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Hollywood & The Ministry Of “Silly Accents”

Hollywood & The Ministry Of "Silly Accents"

So… maybe we should all just agree that, just as an article I read on the Guardian UK’s site said: “unless one casts Indians to play Indians (unlike Alec Guinness in A Passage to India, 1984), Danes to play Danes (instead of accent-prone Meryl Streep’s Karen Blixen in Out of Africa, 1985), Irishmen to play Irishmen (to avoid the many begorrah horrors) etc, most accents [in movies] border on caricature,” and thus we should just accept that fact, instead of griping every time an actor’s/actress’s attempt at an unfamiliar accent fails?!

That’s as much of a question as it is a statement, by the way.

We’ve had convos on this blog about the accents of American actors taking on non-American roles (and vice-versa) – for example, Sanaa Lathan in Wonderful World, and Morgan Freeman in Invictus.

Frankly, for most audiences who don’t have an ear attuned to the nuances of Senegalese and South African accents (which themselves also vary within those countries) in these 2 cases, Lathan and Freeman (and Matt Damon) will sound authentic enough.

But is “authentic enough” enough? Is the audience being deprived of a proper “education,” or are our expectations too high, in expecting perfection of speech from these actors, especially when many of us here likely wouldn’t even be able to recognize what’s authentic and what’s not, in any given situation?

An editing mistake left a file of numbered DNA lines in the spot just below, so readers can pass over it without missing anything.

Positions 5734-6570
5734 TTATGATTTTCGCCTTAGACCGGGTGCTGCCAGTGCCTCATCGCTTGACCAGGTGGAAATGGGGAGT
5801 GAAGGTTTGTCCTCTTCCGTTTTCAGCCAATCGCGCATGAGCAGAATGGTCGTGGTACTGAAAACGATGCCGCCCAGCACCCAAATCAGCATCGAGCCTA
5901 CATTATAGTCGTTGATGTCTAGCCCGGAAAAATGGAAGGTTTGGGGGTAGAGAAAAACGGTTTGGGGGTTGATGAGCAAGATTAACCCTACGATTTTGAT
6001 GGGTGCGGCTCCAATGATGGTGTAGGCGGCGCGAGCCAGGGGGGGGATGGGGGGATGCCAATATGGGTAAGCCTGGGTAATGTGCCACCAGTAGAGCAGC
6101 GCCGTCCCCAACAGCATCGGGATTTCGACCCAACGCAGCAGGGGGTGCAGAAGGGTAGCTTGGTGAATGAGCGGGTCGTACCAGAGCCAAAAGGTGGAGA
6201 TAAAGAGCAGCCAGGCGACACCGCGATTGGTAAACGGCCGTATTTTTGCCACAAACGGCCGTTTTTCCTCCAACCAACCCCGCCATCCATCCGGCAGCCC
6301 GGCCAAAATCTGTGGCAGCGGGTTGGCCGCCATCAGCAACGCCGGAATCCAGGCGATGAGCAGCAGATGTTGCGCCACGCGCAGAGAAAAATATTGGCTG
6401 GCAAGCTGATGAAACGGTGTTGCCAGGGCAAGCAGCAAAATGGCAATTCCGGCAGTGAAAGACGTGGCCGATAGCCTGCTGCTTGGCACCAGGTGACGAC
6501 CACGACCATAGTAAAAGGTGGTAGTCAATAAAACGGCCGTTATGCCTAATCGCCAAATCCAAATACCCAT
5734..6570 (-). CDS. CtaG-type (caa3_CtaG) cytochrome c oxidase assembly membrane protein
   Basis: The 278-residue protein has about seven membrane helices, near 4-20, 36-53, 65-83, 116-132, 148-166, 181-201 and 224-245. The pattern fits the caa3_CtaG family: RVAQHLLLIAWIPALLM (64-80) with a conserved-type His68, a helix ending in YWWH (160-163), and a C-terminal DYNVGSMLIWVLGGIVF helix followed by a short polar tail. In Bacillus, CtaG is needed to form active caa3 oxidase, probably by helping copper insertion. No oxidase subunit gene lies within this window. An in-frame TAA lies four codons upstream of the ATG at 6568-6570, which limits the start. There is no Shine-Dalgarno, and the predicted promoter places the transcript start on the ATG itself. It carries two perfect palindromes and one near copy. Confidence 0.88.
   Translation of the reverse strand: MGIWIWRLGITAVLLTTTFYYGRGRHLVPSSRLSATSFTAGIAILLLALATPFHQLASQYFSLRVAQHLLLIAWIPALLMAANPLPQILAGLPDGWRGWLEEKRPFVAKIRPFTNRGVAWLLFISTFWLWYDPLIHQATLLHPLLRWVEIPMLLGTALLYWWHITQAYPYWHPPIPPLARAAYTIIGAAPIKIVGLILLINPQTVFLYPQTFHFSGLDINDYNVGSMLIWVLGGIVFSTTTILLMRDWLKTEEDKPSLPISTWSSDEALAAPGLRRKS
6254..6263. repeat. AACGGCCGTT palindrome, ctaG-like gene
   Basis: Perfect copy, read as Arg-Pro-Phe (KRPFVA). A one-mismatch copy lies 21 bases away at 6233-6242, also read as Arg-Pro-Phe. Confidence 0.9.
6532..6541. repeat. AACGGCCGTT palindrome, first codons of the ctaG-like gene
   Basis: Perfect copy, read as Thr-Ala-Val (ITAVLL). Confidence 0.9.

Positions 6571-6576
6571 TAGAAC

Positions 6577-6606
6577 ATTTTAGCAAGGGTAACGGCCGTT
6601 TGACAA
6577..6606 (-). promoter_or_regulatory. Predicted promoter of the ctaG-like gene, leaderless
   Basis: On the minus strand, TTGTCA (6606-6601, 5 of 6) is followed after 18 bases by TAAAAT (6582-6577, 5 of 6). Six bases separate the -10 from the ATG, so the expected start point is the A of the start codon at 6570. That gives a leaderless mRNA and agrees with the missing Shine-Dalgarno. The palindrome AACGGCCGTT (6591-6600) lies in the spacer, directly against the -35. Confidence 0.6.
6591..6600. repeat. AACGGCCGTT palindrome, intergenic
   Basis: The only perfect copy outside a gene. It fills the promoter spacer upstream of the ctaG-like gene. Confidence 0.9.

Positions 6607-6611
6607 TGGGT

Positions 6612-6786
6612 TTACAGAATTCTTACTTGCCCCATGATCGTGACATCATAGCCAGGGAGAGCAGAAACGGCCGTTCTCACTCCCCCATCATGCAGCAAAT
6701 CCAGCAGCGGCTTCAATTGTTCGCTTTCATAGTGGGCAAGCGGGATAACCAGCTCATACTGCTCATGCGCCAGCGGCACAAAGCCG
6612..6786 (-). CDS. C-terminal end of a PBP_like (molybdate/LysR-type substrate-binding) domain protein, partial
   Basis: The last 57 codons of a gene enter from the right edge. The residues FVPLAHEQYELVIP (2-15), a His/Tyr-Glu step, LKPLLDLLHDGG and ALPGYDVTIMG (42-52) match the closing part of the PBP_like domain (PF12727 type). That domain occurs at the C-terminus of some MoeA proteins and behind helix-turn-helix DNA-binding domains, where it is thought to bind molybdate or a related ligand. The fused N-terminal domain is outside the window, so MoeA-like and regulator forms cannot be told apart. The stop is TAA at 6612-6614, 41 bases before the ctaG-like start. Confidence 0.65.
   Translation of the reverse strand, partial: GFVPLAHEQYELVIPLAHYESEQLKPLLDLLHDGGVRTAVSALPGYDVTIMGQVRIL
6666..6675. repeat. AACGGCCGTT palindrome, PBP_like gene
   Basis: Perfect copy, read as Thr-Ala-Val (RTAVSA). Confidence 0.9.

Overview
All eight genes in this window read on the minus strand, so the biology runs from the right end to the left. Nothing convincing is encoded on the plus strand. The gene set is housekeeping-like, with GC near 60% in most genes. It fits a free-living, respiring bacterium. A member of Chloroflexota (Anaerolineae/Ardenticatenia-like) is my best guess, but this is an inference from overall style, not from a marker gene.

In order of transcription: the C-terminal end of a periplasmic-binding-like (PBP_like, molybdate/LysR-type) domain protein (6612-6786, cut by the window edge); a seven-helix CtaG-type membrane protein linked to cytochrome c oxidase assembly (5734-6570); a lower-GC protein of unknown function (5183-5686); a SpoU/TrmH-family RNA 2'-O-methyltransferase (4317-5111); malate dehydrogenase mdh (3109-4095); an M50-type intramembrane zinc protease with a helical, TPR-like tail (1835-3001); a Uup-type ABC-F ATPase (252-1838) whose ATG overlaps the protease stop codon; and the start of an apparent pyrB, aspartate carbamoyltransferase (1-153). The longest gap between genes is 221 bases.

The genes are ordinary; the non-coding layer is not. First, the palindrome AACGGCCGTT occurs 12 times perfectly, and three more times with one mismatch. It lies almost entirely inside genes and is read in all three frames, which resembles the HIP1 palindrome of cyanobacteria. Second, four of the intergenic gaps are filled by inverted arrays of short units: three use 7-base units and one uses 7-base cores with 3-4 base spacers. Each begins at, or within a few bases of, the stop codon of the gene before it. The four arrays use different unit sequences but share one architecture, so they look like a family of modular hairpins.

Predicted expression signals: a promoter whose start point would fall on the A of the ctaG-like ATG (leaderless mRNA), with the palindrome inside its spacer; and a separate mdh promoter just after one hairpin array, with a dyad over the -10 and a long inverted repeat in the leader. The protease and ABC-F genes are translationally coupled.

The writer of the article makes a comparison between “blacking-up” and actors in roles that require that they speak in an unfamiliar accent – essentially suggesting that just as black people are now “allowed” to play themselves on screen, instead of white people in black face, “accents should be left to native speakers.

In this industry, it comes down to this: Are there recognizable/bankable English-speaking Xhosa actors, and English-speaking Afrikaner actors to play Mandela and François Pienaar respectively, in Invictus?

I agree that an overall appreciation of a film can indeed be undermined by suspect accents; and what all this calls into discussion is the casting of “natives” in roles like the above I mentioned, instead of American Hollywood stars, if ensuring authenticity is crucial. But then that challenges one significant industry belief: that recognizable names and faces are needed in order to sell a picture – an idea with a lot of support that likely won’t falter any time soon.

So, in short, expect more “suspect” accents, especially in Hollywood studio movies centered on stories about non-Americans.

On the reverse, while there have most certainly been exceptions, given how ubiquitous American/Hollywood films are all over the world, as well as music, I’d say that most non-American actors do a pretty good job mimicking North American accents.


This Article is related to: Features



british and in particular austrialians are so good at american accents they are putting american actors out of business!


Non american actors (particularly British) can't produce an authentic Southern accent [taking into account Charles' post] to save their lives. Also agree that Jamaican is one of the most mutilated accents.